The impact could be even greater if the restrictions, currently on key source material for semiconductors and displays, are expanded to other sectors, as Tokyo has warned, koreatimes.co.kr reported.
Citing the trade conflict between Seoul and Tokyo among other factors, Morgan Stanley's most recent forecast for Korea's GDP growth rate for 2019 was 1.8 percent and for 2020, 1.7 percent. The country's GDP grew by 2.7 percent in 2018.
On July 3, the government lowered its growth forecast for this year to between 2.4 percent and 2.5 percent from its 2.6 percent to 2.7 percent estimate in December, citing slow semiconductor exports and the trade war between China and the US. The figure did not reflect Japan's restrictions on exports that went into effect July 4.
Referring to Japan's measures, a Morgan Stanley report published Sunday, said, "Constraints on input supply and higher input costs would likely place further pressure on the Korean economy, which is already facing external and domestic headwinds."
"The excess inventory in the tech sector means that Korea's exports may not be affected in the near term, as excess inventory of raw materials and finished goods can first be drawn down, but the GDP impact will show up in inventory de-stocking and slower production," it said.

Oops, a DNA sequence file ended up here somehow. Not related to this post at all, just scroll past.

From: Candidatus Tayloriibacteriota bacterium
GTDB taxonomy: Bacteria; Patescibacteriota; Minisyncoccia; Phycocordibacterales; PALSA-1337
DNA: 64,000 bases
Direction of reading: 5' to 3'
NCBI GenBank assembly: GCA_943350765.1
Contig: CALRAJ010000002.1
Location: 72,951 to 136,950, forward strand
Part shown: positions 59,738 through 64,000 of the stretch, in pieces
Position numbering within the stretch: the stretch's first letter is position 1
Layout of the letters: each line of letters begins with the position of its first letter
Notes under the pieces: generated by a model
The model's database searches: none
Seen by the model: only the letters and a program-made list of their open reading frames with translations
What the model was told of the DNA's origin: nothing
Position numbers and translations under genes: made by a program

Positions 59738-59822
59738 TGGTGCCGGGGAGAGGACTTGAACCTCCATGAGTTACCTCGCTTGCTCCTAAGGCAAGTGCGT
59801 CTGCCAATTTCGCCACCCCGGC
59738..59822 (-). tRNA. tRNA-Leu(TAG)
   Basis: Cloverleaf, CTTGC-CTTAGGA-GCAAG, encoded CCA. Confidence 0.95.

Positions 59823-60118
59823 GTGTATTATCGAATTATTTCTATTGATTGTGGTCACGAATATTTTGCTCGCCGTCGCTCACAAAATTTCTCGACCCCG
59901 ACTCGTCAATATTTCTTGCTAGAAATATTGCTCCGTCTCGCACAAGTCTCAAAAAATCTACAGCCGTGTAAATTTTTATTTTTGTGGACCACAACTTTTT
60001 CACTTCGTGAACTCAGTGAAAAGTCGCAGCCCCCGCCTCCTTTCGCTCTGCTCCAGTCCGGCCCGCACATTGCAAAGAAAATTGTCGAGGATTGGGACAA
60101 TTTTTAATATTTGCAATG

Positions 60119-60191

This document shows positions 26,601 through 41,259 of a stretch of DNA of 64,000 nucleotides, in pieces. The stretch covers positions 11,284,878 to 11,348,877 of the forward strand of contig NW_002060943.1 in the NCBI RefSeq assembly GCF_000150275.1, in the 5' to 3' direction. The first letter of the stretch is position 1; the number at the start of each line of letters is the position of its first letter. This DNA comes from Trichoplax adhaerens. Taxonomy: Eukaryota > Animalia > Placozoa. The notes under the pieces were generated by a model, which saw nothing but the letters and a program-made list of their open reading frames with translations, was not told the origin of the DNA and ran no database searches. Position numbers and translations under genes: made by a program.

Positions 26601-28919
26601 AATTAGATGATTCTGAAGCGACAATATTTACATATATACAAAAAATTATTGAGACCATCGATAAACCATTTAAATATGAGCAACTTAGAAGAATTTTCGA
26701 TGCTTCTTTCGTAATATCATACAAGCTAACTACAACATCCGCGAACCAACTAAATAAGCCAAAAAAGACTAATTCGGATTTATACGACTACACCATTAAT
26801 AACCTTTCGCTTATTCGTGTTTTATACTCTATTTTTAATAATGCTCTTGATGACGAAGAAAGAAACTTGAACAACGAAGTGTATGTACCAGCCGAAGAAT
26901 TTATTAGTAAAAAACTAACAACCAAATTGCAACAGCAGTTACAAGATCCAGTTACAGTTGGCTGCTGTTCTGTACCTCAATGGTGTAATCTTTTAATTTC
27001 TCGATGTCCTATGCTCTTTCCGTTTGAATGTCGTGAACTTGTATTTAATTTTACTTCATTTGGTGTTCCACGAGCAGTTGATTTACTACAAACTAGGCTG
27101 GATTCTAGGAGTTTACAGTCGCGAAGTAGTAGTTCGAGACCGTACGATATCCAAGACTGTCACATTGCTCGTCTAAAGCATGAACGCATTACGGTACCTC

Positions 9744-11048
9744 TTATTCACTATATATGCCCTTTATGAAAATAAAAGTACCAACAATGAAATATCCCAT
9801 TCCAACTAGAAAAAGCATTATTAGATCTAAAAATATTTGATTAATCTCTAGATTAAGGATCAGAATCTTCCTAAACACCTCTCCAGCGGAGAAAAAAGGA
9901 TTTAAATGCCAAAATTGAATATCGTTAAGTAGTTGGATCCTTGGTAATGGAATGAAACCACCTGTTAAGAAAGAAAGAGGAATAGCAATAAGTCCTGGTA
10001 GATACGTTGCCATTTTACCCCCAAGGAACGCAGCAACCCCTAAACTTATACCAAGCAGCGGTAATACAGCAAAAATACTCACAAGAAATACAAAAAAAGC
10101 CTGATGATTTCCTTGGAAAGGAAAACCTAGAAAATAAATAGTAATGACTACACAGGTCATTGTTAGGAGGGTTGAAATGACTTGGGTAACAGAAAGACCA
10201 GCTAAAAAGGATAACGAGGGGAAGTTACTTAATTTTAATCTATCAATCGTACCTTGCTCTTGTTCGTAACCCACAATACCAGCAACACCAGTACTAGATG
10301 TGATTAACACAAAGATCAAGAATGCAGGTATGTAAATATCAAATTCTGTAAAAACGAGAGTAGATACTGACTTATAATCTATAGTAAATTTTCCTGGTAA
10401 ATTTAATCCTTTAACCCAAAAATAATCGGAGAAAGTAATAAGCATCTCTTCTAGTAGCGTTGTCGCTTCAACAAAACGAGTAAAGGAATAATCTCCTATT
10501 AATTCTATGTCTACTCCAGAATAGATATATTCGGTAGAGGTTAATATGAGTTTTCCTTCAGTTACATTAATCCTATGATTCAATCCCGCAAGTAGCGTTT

It noted Japan is a dominant supplier of key materials for semiconductors and flexible displays for Korean companies, providing a respective 43 percent and 93 percent of these. Semiconductors, meanwhile, account for 20 percent of Korea's exports.
Samsung Electronics Vice Chairman Lee Jae-yong and Lotte Group Chairman Shin Dong-bin left for Japan, Sunday, to discuss the matter with business partners there.
A report by Moody's published Monday also stated Japan's trade restrictions could "exacerbate the current slowdown in economic growth".
Park Chong-hoon, the chief economist at SC First Bank, said "The trade feud will have a negative impact on overall economic sentiment," referring to the stock market and currency exchange rate.
"It will have an adverse effect on consumption and behavior including corporate investment."
He noted it will be difficult to achieve the government's growth forecast for this year.
Sung Tae-yoon, an economist at Yonsei University, said "If the current situation persists, it will have an impact on core industries."
"We need to come up with a way to resolve the issue, to prevent retaliation and the situation worsening further."
The Japanese government refused to discuss the issue Tuesday, following a proposal from President Moon Jae-in.
Japan's measures are seen as a retaliatory move against rulings by Korea's Supreme Court that ordered Japanese companies to compensate Korean victims forced to work for them under Japan's 1910-1945 colonial rule. Tokyo contends that the issue was resolved in the 1965 treaty that normalized diplomatic relations.